Australians are ‘falling in love with their own country’ as Uluru welcomes visitors back

A new type of visitor is emerging in the heart of Australia.

After being forced to close is doors due to COVID-19 and resulting border restrictions, Ayers Rock Resort reopened its doors in August to welcome interstate travellers back to Uluru.

But while it was closed, the Northern Territory property certainly wasn’t laying dormant. Refurbishment works were moved forward and digital transformations got underway.

Now, Ayers Rock Resort is enjoying the buzz of returning visitors who come to stay at one of the many accommodation options, dine under the stars at Sounds of Silence or Tali Wiru, view Bruce Munro’s spectacular Field of Light installation and experience Uluru-Kata Tjuta National Park.

As borders reopened to parts of the country once again, the resort was tasked with getting Aussies to revisit their bucket list.

“Uluru, as we discovered…was on everyone’s bucket list, but not the to-do list,” says Voyages Indigenous Tourism Australia CEO Matthew Cameron-Smith.

“So our job was to move it forward and get them to come now.”

Welcoming a new type of visitor

With international travel off the cards, many Australians are now taking the opportunity to tick Uluru off their bucket list, or to visit again.

The changing travel climate has also seen guests stay longer in Uluru than pre-COVID, when the average stay was 1.75 days.

According to Cameron-Smith, interstate visitors are now taking the time to immerse themselves in the destination.

“Now they’re looking at art, they’re shopping, they’re relaxing, they’re laying by the pool, they’re having a meal,” he says.

“They’re doing the afternoon sunset tour, the next day they’ll do the morning tour and at night they’ll do Sounds of Silence.”

Repeat visitors have also increased this year, thanks to reduced airfares and accommodation packages.

Field of Light Uluru

A new-look resort

Visitors to Uluru will experience a refreshed Ayers Rock Resort, after Voyages decided to bring forward its planned multi-million-dollar renovations.

Among the updates, the five-star Sails in the Desert has been refurbished with all-new guest rooms and suites and a new-look lobby, pool and restaurant.

The airport also underwent some changes, including new screening areas to improve the transit process.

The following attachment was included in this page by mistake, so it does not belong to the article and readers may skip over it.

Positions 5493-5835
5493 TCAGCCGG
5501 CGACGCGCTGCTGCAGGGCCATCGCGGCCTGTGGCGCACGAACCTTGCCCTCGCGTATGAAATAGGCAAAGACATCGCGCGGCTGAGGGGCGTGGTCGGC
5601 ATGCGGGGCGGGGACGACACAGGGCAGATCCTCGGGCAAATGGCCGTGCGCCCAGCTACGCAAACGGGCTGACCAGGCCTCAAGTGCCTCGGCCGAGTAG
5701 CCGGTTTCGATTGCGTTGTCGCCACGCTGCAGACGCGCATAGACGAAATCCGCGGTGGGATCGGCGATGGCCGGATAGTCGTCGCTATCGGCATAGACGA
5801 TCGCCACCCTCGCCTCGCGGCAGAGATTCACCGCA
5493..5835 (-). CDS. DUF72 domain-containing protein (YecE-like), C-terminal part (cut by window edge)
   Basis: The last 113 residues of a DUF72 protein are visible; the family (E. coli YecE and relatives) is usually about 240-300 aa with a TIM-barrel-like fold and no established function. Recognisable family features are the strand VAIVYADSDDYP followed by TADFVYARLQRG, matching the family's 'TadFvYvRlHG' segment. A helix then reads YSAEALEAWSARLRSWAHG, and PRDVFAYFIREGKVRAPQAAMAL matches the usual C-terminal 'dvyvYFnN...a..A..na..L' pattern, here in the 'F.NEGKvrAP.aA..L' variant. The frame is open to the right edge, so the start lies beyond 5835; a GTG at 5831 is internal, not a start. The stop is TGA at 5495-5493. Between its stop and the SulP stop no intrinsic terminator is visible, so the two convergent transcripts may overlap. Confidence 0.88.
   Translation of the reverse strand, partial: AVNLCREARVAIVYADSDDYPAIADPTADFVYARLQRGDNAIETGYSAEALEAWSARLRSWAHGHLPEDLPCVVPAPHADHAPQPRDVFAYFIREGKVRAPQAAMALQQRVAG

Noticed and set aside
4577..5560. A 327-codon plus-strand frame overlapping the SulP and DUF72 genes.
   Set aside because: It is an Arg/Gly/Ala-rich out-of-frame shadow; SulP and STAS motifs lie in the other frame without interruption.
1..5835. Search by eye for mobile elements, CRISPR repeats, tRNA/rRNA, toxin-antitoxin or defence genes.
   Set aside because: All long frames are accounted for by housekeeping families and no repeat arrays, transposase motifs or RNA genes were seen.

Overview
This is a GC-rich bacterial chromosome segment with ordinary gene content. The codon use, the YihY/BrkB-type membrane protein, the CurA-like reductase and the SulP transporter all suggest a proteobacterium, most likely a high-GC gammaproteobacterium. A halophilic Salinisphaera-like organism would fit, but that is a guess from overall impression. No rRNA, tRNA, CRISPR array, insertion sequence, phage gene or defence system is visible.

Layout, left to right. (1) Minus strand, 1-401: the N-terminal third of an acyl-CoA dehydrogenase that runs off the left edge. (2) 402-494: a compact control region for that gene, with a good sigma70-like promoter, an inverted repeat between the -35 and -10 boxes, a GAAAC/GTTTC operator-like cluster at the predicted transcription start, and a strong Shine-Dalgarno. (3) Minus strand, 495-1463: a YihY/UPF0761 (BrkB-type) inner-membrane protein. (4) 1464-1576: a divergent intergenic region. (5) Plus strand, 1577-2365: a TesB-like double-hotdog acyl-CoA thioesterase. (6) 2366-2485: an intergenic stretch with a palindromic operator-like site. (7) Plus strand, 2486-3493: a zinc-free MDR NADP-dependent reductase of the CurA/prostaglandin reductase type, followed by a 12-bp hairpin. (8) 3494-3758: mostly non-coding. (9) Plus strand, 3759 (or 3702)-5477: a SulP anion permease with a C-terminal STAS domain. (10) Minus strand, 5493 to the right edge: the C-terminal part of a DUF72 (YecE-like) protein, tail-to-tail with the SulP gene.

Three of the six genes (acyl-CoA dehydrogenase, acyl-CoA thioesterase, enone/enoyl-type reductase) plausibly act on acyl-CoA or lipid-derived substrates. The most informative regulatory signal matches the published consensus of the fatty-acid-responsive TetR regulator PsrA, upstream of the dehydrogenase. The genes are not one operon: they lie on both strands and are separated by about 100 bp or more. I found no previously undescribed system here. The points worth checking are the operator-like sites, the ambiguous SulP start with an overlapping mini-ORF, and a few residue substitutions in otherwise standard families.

Inside the refurbished Sails in the Desert

Supporting Indigenous communities

Cameron-Smith said the return of visitors to the resort has given the Voyages team the ability to reengage Australians in indigenous culture, and to support the local indigenous community through its jobs and training programs.

This month, Voyages will recognise 62 graduates who have completed a traineeship with the company’s National Indigenous Training Academy (NITA).

The program has now enabled more than 500 young indigenous Australians complete their Certificate III and IV in the hospitality, horticulture and retail sectors.

Cameron-Smith says some of those graduates have gone on to work at other venues, but many have stayed with either Ayers Rock Resort or Voyages’ Queensland property, Mossman Gorge.

“Our employment ratio right now at Ayers Rock Resort is 44 per cent Indigenous, which is the highest it’s been for about two years,” he says.

“If you look at Mossman Gorge…we’re at 68 per cent Indigenous employment.”

The acclaimed Tali Wiru dining experience is also now operated 100 per cent by Indigenous Australian people.

Tali Wiru is now 100% delivered by Indigenous Australian people

Enhanced technology

Ayers Rock Resort has also unveiled a new-look website and app, thanks to a major digital transformation across Voyages Indigenous Tourism Australia.

Designed to improve the guest experience and enhance guest safety measures, the app enables guests to check in and out of the hotels remotely, make restaurant reservations, order in-room dining, plan tours and create activity itineraries.

The app also includes a chat bot called Malpa (meaning ‘friend’ or ‘helper’), which is programmed to help with specific questions and to offer translations in the Pitjantjatjara language used by the local Anangu people of Uluru.

The app will also feature an interactive map of the surrounding area, including directions to key points of interest, listings and descriptions of places to go, services offered and retail options, with a ‘wish list’ facility available.

As remaining border restrictions ease across Australia, Ayers Rock Resort is refreshed and ready to welcome new and returning visitors to Uluru.

“It is just so encouraging to see Australians fall in love with their own country again,” says Cameron-Smith.

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